XII D’Espesses did not receive any punishment for his actions in Holland. He continued to function as introducteur and — from 1631 — lived comfortably and honourably as conseil d’État. On 5 May 1638, D’Espesses died in Paris.55 His recall from The Hague did not solve the problems between France and the Dutch who continued to distrust each other vigorously: by the end of 1628, the French government suspected the Dutch of sending maritime support to relieve La Rochelle. Around the same time, the Dutch agent in Calais was suspected of a plot to surrender this city and the citadel to the English.56 When the new ambassador, Nicolas de Bar, sieur de Baugy et Berry, arrived in The Hague on 17 October 1628, La Rochelle had almost been brought to its knees. The choice of this former resident of Brussels as successor to D’Espesses was not a sign of good will. Although De Baugy was related to the Huguenot Duke of Sully, he himself was a fierce Catholic, and a close friend of the nuncio in Paris and the Spanish commander Spínola. According to Grotius, the mission of this envoy was a deliberate plan of Richelieu ‘to raise a Tower of Babel’ in The Hague. Venetian diplomats even suspected De Baugy of being a secret agent for Spain.57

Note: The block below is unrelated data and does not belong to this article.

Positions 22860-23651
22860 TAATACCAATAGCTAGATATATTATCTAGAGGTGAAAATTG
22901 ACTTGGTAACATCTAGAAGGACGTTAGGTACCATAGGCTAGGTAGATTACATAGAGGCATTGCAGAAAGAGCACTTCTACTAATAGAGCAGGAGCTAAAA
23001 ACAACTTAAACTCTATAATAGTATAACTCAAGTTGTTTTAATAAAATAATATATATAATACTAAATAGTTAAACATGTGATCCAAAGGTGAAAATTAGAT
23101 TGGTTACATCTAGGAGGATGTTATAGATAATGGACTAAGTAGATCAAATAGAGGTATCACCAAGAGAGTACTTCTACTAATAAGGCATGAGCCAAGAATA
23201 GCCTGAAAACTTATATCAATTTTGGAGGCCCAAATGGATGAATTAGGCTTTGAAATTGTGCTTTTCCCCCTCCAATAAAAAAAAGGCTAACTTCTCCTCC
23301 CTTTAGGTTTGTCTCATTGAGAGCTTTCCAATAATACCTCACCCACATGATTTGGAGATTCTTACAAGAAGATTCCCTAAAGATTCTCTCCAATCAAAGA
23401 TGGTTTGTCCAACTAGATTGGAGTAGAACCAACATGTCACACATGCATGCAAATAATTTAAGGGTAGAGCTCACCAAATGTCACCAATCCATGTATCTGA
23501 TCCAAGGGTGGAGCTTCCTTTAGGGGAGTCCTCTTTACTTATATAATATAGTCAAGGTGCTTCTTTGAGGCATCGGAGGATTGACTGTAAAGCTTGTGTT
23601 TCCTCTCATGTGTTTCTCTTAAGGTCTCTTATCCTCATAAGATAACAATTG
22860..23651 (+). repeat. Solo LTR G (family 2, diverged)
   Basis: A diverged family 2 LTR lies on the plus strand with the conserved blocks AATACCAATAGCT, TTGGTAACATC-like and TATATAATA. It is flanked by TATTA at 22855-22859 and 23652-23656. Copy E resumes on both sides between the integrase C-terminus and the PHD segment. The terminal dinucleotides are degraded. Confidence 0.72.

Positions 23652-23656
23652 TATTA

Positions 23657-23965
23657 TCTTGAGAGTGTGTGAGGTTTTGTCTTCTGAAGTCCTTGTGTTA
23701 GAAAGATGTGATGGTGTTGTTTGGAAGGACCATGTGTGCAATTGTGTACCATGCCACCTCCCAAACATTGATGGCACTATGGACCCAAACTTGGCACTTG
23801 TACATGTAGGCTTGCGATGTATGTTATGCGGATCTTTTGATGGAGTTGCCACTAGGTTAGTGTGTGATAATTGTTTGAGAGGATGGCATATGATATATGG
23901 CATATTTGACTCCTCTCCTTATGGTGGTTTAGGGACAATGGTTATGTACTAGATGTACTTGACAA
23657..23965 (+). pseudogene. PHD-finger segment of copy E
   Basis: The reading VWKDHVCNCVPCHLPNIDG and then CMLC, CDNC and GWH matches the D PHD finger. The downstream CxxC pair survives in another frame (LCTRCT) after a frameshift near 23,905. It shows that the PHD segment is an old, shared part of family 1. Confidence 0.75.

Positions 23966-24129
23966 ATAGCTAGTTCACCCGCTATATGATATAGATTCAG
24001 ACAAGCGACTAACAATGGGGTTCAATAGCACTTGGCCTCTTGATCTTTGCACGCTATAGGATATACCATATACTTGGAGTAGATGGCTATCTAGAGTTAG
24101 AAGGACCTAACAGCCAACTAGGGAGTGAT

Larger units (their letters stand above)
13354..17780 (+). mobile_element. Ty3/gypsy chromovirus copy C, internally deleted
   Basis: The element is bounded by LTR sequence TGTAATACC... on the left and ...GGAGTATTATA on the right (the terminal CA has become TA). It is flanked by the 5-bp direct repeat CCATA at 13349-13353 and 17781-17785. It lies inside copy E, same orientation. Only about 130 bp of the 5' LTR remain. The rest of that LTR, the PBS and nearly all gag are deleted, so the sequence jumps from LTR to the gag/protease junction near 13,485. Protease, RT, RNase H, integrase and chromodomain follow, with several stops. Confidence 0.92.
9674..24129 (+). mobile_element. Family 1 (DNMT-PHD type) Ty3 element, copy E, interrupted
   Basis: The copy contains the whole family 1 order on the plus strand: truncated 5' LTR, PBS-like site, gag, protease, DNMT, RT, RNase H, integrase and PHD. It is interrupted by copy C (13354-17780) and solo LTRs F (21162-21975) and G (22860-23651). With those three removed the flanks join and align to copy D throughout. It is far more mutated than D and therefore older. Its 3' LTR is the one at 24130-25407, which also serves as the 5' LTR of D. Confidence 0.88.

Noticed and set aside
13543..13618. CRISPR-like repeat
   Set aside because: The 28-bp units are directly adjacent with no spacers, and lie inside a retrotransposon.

During his first days in Holland, De Baugy lived up to his reputation. He did not make himself very popular when he wanted to celebrate the capture of La Rochelle in front of his home. The States General swiftly sent Frederik Hendrik to prevent these celebrations. Yet, in 1630 it was De Baugy who, under serious diplomatic pressure from Venice, signed a new Franco-Dutch alliance: a seven-year renewal of Compiègne. This treaty, similar to that of 1634, was only a preliminary to the famous coalition of 1635, which was of great significance politically but militarily a fiasco. The tribulations during the mission of D’Espesses seemed to be forgiven and forgotten.58 Still, the memory of D’Espesses was kept alive in historiography and anecdotes. Alexander van der Capellen, a nobleman from Guelders, described his orations to the States General as ‘insulting and foolish propositions’. Later, the historian and diplomat Aitzema ascribed the recall of D’Espesses to his displeasing and vindictive behaviour, which ruined his reputation whereas D’Espesses successor was more ‘cold-headed’. Around 1680, Abraham de Wicquefort condemned the ‘hurtful’ and ‘scandalous’ remarks the French ambassador had made against the Dutch government. More recently, Dutch historians, like J. J. Poelhekke, could only disapprove of D’Espesses’s actions. Clearly, he had exceeded all bounds of diplomatic convention.59 Indeed, the Frenchman was far from being le parfait ambassadeur. In his diplomatic actions, D’Espesses failed to show a dignified and modest attitude and made little attempts at assimilation into Dutch society. Qualities like liberality, flexibility and prudence were hard to find in his character. Moreover, he could not distinguish important state affairs from relatively minor issues and larded his speeches with insinuations, personal problems and gossip. His arrogance, chauvinism, clumsiness, and hot-headedness were not the characteristics an ambassador should have. However, D’Espesses was not responsible for the Franco-Dutch problems between 1624 and 1628. He only lost his self-control when he and his entourage were in personal danger. Before these events, he merely acted upon the orders of Louis XIII, Richelieu and the secretaries of state. What ruined his reputation was that there were too many obstacles in Franco-Dutch relations: increasing discord between France and England; a prevailing fierce Catholic faction at the French court; and numerous minor quarrels that drove the two countries apart during these four years.